There’s a chill in the air and the leaves are slowly turning vibrant shades of orange but there’s still plenty of fun to be had with a day out on the bikes as a family. Whether for leisure or for commuting purposes, getting the right set-up with you and your child (or children) on two wheels can create a memorable experience, ensuring your little one is keen to get out on their bike from the get-go.

Their own bike

We’ll start with the obvious and that’s that your child has their own bike. From balance bikes to top-end road bikes, there are bikes to suit children of all ages.

A child on a bike
Which cycling option should you pick for your kid? © Profimedia

Bike seat

The bike seat is probably the cheapest and simplest option (depending on which one you opt for) for a child between 6 months and 4 years (or up to around 20 kg). It’s also possible to have two seats on a bike (front and rear), though, in terms of handling and safety, a rear seat is the better option.

There is also a third option of a frame-mounted seat such as the WeeRide or Shotgun. Designed for those between 2 and 5 years old, these mount to the top tube of your bike. With better weight distribution, the bike is often easier to handle. The child can see what’s going on and you can more easily talk to them than you would with a rear-mounted seat. This can be a good way to prepare a child for their own biking adventures.

Trailer

Bike trailer
Covered trailers are a comfortable choice for the little ones. © Profimedia

A trailer attaches to the back of any bike or electric bike, with the option of a double trailer for carrying two passengers. Often they come with a waterproof cover, which makes them a comfortable option for the little ones. Since you don’t have to worry about them getting wet or muddy, this can be a great school-run option. Trailers are also capable of carrying slightly less precious cargo such as your food shopping, making them a versatile addition to your bike accessories.

Cargo bike

A cargo bike is much like a trike with two wheels up front and a box to carry either children or other valuable goods. The bakfiets is a great example of this. Since growing in popularity, there is a great variety of options available. Depending on the number of children, the hills and distances you expect to be riding, you may even opt for an electric-assist cargo bike, which will make taking your children out on rides a breeze. There are options that are specific to child-carrying such as the Taga bikes and the Zigo Leader – the options are endless!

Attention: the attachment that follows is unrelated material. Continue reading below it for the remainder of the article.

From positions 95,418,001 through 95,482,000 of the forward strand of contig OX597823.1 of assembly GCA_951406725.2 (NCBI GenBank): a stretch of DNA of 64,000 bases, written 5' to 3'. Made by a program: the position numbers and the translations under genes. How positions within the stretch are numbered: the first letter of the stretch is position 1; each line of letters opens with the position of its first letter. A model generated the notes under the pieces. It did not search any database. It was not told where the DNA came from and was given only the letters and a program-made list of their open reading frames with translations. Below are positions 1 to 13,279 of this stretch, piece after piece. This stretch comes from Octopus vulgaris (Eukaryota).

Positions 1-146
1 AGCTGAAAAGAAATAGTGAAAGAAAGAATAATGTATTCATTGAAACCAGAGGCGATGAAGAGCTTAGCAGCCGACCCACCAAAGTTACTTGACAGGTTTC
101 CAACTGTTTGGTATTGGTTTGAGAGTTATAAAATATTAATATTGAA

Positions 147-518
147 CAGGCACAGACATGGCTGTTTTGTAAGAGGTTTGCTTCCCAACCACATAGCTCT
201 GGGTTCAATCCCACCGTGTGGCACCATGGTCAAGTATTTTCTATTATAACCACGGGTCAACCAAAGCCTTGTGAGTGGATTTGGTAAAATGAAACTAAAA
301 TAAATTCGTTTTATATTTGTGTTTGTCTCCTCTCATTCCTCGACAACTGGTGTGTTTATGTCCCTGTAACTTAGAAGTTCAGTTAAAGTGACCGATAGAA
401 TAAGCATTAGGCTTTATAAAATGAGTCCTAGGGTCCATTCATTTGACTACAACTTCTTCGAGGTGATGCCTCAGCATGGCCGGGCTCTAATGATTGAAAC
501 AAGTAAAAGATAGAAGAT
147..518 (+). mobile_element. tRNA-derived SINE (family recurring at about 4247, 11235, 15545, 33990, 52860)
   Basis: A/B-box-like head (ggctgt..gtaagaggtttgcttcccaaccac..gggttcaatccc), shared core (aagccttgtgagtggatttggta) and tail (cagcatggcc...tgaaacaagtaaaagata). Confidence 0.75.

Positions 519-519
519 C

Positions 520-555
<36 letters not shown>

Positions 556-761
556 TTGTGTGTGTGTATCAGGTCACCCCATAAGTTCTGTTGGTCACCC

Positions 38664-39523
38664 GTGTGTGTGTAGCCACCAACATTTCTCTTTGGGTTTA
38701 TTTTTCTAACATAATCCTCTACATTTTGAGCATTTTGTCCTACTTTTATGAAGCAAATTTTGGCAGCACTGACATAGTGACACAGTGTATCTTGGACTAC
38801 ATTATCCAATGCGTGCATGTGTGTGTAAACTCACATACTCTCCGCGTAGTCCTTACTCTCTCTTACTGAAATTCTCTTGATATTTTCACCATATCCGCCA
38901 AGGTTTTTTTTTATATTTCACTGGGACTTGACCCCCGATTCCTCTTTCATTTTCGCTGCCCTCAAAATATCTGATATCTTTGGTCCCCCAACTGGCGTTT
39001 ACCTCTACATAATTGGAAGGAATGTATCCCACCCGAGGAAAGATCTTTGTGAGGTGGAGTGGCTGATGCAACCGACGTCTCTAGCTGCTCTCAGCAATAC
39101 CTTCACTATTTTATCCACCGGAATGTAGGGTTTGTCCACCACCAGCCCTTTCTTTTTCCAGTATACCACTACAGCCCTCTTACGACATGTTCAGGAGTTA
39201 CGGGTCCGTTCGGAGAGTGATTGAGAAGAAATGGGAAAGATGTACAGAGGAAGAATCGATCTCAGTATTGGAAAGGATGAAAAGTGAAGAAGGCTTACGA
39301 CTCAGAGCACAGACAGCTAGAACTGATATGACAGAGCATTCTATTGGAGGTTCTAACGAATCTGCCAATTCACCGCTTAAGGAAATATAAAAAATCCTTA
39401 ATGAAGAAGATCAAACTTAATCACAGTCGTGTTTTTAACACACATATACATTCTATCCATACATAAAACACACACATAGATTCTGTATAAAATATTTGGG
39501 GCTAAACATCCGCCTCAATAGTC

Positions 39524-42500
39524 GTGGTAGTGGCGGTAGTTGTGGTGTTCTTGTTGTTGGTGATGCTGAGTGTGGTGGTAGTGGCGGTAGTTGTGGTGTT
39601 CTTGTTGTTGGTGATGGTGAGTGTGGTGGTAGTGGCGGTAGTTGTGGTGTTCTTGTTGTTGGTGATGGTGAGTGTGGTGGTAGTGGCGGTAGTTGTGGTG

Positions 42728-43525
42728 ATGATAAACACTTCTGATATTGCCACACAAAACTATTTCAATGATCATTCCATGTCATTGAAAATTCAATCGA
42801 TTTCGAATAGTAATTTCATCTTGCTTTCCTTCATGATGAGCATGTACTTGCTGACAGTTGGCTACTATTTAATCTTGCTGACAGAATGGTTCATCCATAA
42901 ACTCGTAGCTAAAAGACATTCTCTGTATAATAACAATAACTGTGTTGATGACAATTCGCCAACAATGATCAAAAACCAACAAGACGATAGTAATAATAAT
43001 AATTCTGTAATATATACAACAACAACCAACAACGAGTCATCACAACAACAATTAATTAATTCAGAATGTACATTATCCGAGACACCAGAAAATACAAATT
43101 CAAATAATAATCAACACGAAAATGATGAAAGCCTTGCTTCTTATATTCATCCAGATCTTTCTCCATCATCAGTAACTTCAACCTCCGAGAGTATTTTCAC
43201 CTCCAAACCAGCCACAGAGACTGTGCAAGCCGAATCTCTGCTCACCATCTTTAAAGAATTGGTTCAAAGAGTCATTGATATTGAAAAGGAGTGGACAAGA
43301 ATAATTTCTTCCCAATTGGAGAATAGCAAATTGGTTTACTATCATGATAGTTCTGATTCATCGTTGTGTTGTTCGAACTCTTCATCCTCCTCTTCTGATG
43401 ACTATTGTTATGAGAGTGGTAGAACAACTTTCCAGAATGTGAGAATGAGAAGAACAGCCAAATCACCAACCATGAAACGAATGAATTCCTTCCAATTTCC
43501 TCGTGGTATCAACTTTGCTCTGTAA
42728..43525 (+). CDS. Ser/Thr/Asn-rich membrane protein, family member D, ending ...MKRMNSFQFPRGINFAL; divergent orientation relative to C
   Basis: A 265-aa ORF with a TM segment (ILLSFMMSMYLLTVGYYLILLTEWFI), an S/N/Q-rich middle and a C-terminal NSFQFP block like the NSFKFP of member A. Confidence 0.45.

Tandem – kidback

Tandem kidback
Have you tried tandem cycling with your kid? © Profimedia

The tandem is another option with a variety of options to suit your needs. A simple tandem is a bike capable of being ridden by two people, each with their own saddle, pedals and handlebars. This is often an option for long-distance touring, which says a lot about the comfort of this style.

A tandem with a kidback set-up allows for a much shorter rider. The kidback is an attachment that can clamp onto the seat tube to allow them to reach the pedals. This set-up is great if you want to provide your little ones with a real cycling experience but without the large difference in energy and capability levels affecting the speed and distance of your bike rides.

Alternatively, there are other set-ups such as the Kivo where the child is up-front or the FollowMe tandem, which allows for attachment of a smaller bike to a bigger one, effectively making your own tandem.

Tagalong or trailer bike

Much like a tandem, a tagalong or trailer bike is similar in style to the FollowMe attachment but has no front wheel, fork and headset and instead is replaced by a towbar. This is a good option for children of over four years with good balance. Again, this can give your child a great experience of cycling, improving their confidence and stamina to prepare for riding on their own.

Tandem kidback
A tagalong has no front wheel.

Tow-rope

This option is for those who are a little older and more confident. Maybe they already have a taste for mountain biking and can handle their own bike well but struggle with the climbs. This is where the tow-rope comes in and is a relatively cheap and simple solution to a common problem.

As the name suggests, it’s a shock-absorbing rope that easily attaches to both bikes and is capable of towing 225 kg. You can even purchase a hip pack for your little mountain biker to stash the rope when they’re shredding under their own steam.

As you can see, there are endless options to suit your needs and budget. The types of bikes available to take children out on family rides are only growing. So, whether you want to drop them off at school every day, rain or shine, or enjoy a leisurely mountain bike ride through the forest, there are options to suit everyone. Happy cycling!